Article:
The war in Ukraine has hampered efforts to immunise children against polio, philanthropist and co-founder of Microsoft Bill Gates said on Sunday.
At an event on catalytic philanthropy at New York University Abu Dhabi, Mr Gates said vital financial aid spent on fighting diseases such as polio was now being diverted to defence budgets, rebuilding war-torn areas and helping refugees.
“After the Ukraine war started, we have had some donors cut their aid. This will be tough until that war is over," he said.
The war in Yemen, instability and social resistance in Afghanistan and Pakistan were also setbacks to vaccination campaigns, he said.
“You have the war in Yemen," he said. "More children were paralysed in Yemen than anywhere in the world last year because of polio. And because of those war conditions, we were not able to get the vaccines into the country.
“The second biggest setback was in Pakistan and Afghanistan, the two countries where we could never eradicate the disease completely, but we're very hopeful.
"But it's extra tough now as money is being diverted to other humanitarian work such as rebuilding Africa."
He said partisan polarisation in the US had also affected the fight against diseases.
Mr Gates said the coronavirus pandemic was a case in point.
“The US didn't do a better job at managing the pandemic than many other countries," he said.
"There's is a lot of soul-searching that needs to be done. Why could the Centre for Disease Control not do a better job? This political polarisation in the US is certainly scary to me.
"It is unfortunate because when the world thinks about problems like pandemics or health research, historically the US has played a very strong leadership role. And yet here we have a little bit of chaotic leadership.”
He criticised former US president Donald Trump’s move to withdraw the US from the World Health Organisation in the middle of the pandemic last year.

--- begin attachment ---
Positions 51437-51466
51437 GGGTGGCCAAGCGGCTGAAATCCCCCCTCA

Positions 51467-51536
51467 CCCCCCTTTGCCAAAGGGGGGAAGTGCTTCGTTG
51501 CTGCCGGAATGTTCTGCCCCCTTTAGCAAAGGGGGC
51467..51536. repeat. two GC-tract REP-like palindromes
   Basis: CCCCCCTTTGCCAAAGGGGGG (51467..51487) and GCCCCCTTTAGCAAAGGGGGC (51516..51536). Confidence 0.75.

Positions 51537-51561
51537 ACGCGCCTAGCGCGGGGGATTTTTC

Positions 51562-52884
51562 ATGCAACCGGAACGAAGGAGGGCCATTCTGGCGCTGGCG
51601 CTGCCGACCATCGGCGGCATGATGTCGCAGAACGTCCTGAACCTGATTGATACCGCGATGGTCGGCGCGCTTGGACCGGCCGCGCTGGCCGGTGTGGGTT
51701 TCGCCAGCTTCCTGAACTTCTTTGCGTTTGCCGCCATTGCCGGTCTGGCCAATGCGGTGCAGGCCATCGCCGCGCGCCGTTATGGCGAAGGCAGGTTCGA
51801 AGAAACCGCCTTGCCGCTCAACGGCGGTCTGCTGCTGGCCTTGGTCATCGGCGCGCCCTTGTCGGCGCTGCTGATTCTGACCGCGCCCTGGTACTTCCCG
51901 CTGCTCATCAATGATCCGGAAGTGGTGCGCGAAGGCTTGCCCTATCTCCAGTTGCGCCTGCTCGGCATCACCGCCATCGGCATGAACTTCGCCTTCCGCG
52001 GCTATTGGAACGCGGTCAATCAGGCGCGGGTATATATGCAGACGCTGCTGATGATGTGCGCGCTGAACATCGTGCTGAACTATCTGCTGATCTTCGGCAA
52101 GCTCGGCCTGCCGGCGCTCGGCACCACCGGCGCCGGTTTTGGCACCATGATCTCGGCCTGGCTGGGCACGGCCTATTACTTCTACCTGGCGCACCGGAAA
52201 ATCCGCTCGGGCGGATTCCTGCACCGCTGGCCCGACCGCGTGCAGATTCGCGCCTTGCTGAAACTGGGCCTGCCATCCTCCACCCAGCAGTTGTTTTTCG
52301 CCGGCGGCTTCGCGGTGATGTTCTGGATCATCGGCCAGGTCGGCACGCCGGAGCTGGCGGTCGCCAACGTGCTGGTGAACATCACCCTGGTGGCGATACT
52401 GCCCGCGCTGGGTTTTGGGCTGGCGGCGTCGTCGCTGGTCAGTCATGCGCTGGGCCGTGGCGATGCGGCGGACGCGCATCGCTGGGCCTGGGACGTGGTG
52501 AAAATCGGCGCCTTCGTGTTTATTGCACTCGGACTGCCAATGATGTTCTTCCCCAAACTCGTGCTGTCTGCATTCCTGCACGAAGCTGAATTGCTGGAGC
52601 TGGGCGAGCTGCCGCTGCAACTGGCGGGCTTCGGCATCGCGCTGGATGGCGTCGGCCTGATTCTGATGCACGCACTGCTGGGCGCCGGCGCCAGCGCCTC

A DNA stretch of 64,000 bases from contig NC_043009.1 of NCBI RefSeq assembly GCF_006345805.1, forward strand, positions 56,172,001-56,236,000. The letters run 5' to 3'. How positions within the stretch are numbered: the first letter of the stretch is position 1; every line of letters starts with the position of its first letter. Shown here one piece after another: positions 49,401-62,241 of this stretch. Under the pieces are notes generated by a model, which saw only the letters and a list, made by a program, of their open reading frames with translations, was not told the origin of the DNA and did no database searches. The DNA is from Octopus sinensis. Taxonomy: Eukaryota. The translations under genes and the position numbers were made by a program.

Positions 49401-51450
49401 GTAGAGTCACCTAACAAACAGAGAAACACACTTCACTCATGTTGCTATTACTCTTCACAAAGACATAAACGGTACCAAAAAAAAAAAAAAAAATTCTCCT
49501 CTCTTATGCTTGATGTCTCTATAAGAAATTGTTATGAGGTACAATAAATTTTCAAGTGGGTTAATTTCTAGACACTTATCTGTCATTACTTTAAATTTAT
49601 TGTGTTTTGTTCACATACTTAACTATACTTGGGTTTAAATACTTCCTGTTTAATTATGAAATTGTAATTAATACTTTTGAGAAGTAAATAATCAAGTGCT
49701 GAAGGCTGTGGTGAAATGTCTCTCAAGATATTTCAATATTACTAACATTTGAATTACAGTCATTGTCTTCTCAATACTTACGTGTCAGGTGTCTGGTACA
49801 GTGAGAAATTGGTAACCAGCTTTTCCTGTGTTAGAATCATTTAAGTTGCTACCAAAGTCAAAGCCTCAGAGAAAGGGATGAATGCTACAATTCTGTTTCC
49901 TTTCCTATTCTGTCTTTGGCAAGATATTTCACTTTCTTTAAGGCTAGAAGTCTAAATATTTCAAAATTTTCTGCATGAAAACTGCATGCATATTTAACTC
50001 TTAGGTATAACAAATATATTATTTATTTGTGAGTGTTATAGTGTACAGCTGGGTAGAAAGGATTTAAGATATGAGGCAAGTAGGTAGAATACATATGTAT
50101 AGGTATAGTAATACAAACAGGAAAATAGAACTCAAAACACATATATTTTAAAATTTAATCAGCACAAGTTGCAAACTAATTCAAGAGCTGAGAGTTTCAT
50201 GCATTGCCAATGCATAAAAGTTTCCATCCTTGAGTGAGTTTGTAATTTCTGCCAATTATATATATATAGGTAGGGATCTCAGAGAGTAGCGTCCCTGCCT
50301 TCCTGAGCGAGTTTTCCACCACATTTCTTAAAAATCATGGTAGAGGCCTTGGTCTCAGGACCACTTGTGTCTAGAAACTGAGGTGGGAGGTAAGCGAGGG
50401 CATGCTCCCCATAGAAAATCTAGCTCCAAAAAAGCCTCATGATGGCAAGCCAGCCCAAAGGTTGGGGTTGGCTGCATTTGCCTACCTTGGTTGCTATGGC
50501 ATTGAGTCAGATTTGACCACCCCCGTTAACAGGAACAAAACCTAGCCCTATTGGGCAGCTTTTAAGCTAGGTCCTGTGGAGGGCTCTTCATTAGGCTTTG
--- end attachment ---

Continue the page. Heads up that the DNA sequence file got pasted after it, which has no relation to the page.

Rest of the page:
He said the world needed to step up its strategy in surveillance to predict, detect and prevent future pandemics from potentially escalating. Vaccines, he said, should be a backup plan if surveillance fails to control pandemics.
Mr Gates said polio eradication campaigns started in 1988 and cases were brought down to a few hundred each year. The “last part is very difficult, but if we stop it, it will spread back, and you'll have several thousands of children paralysed. It would be tragic to give up,” he said.
Mr Gates said the world had learnt lessons from the Second World War and built institutions to prevent another conflict of that magnitude.
“We created many institutions, such as the United Nations and World Health Organisation but this is not happening now because of the Ukraine War and political polarisation in the US."
However, Mr Gates said the current pace of innovation in the field of medicine offered hope that the world could be a better place to live in the future.
Sheikh Mohamed's support for eradicating polio
He told the forum that Abu Dhabi had helped the Bill and Melinda Gates Foundation to fight polio over the years.
Since 2011, President Sheikh Mohamed has committed more than $376 million to support global polio eradication efforts, as part of his commitment to end preventable diseases that affect the world’s poorest and most vulnerable communities.
In October, the Bill and Melinda Gates Foundation pledged to invest $1.2 billion towards wiping out polio.
The donation will be managed by the Global Polio Eradication Initiative, a public-private partnership led by governments that aims to end the disease by 2026.